Is there anything harder than trying to push through that mental fog?
The second you stop feeling excited to create—be it art, writing, etc.—there’s a problem. I don’t think anyone can deny this—unless you’re like me, insisting that you just have to “push through” and “get this part done” and “make it to Saturday.” But the reality is that art requires a few things:
In my case, that art is writing, and for other writers, I'm here to say: no one is making you be a writer (or any other type of creative). Even if you're creative as a career, no one is forcing you to choose this career path. It’s certainly not an easy one, no matter what anyone thinks—and the passion fatigue and burnout that can come with it are so very real. I don’t doubt many creatives struggle with it: the need to write, sing, paint, finish our projects, even at the expense of our other hobbies and relationships, and with no regard for how the mental work that goes into it.
There are some things you can do, though. Here are three that you can implement today to combat burnout.
Schedule Your Time
I and many others have said it before: if you give yourself 8 hours to do something, it’ll likely take at least 7.5. Challenge yourself to a creative sprint: for example, for writers like me, try hitting your word goal in 3 hours. Mark how long it takes you to hit a certain word count each time and keep it within that time frame. I typically hit my daily word count in two to three hours, and I try to keep it at that length of time for the sake of not spending more time than necessary on writing.
(Though I also wait until the end of the day to do my writing, which makes it harder since I get tired, but I don’t want to dive right into work after a full day of, you know, work.)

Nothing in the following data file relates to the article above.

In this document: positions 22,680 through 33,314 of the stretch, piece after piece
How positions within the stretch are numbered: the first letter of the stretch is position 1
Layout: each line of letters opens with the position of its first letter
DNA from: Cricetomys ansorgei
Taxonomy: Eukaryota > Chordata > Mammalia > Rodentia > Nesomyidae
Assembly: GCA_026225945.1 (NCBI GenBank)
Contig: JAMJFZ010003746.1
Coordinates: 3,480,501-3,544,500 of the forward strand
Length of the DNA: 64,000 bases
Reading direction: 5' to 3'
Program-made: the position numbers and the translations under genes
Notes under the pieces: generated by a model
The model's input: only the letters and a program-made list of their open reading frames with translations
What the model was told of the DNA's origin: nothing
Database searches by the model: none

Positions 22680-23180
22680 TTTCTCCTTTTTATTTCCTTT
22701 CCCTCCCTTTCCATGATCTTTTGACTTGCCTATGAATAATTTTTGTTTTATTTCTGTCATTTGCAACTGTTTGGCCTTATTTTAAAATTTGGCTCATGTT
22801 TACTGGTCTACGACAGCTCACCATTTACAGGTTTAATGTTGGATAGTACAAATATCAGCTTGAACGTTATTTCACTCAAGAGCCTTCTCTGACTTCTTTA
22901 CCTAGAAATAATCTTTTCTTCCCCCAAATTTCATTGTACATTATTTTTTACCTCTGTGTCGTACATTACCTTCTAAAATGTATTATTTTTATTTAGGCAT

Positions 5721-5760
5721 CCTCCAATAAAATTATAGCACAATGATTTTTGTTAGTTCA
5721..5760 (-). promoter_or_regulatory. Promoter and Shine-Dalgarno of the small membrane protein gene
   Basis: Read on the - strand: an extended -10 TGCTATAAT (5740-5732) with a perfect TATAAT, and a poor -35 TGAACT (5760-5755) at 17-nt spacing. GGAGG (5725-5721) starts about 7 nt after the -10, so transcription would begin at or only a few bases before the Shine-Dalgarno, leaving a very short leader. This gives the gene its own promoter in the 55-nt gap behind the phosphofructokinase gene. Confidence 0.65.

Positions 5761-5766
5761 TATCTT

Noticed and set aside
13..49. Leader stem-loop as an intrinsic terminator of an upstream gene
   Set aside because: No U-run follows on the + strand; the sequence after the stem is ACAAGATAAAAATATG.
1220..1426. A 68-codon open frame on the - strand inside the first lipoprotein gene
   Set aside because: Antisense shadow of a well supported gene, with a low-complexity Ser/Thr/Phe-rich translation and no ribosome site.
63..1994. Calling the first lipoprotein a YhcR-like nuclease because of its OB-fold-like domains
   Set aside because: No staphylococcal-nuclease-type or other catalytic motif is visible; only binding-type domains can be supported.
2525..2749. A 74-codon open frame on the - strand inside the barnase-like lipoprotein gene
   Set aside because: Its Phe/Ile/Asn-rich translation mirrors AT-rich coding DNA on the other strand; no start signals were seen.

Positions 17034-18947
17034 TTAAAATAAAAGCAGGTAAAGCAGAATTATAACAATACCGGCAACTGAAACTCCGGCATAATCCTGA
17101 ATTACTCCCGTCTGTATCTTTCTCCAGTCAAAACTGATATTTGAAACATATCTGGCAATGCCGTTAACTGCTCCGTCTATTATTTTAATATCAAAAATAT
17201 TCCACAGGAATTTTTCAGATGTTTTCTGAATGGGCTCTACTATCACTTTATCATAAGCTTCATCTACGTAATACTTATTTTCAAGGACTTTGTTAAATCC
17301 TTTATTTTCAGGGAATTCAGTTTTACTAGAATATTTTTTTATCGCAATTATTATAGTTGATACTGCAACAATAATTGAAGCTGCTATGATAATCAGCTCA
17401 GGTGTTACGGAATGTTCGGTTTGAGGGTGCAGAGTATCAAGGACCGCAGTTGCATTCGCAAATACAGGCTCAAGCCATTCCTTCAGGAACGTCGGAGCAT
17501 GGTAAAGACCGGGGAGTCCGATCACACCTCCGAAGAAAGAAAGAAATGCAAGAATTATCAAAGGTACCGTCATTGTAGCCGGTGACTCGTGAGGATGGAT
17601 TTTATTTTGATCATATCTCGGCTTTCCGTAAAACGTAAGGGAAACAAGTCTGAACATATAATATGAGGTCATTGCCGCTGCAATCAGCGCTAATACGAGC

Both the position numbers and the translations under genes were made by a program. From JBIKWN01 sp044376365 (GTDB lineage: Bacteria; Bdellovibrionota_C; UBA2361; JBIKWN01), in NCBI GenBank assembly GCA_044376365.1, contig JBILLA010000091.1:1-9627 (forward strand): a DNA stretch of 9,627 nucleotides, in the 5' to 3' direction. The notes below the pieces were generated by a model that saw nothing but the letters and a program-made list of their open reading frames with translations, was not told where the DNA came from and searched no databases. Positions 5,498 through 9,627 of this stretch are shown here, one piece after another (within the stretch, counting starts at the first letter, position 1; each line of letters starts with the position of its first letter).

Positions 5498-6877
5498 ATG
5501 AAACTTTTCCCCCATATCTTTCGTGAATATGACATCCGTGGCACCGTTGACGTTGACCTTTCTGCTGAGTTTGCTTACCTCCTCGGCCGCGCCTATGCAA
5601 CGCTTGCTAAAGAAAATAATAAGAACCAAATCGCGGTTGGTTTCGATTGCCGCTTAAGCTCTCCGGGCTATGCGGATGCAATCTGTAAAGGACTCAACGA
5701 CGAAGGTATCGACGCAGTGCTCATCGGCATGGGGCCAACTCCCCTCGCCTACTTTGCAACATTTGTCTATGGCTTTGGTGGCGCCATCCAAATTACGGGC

Schedule Rest Time
Speaking of that gap between work and work, the most important thing you can do is remember to give yourself some down time wherever you can. Your brain needs time to transition between tasks and take a breather; if you wouldn’t push your body to keep working past its breaking point, I can tell you that it doesn’t make sense to do it to your brain, either. Make dinner, read a chapter of a book, do some self-care—whatever you need to feel a little fresher before jumping into another night of writing, painting, or whatever other work you do.
Take a Long Break
This one is scary. It scares me, too. But sometimes it’s necessary. I know we all want our manuscripts written and drafted as fast as possible, but if the cost is your mental health and your love for your art, it really isn’t worth it—and I can promise you that taking a couple days, a week, or even a month off won’t put you dramatically behind. Remember your goals are entirely self-imposed (unless you have an editor or other outside force giving you a deadline); if you need to take that time off to focus on hobbies you’ve been neglecting, you shouldn’t feel bad about doing it.
Your work will still be there when you come back, and it’ll still get done. In fact, it’ll probably get done a lot easier, since you’ve taken the time to refill your mental well with all the passion and fun you’ve been missing. I don’t know about anyone else, but sometimes, distance really does make the heart grow fonder; I’ll come back from a break suddenly clawing for a pencil, looking to write down ideas for a story that had me stuck for ages.
So try it out—build a routine, and build some well-deserved rest into that routine. Give yourself a minute to step back and remind yourself that this whole thing you’re doing is a marathon—not a sprint. It doesn’t all need to be done in a day, and it doesn’t need to be done at all at the expense of your health. Sit back and relax!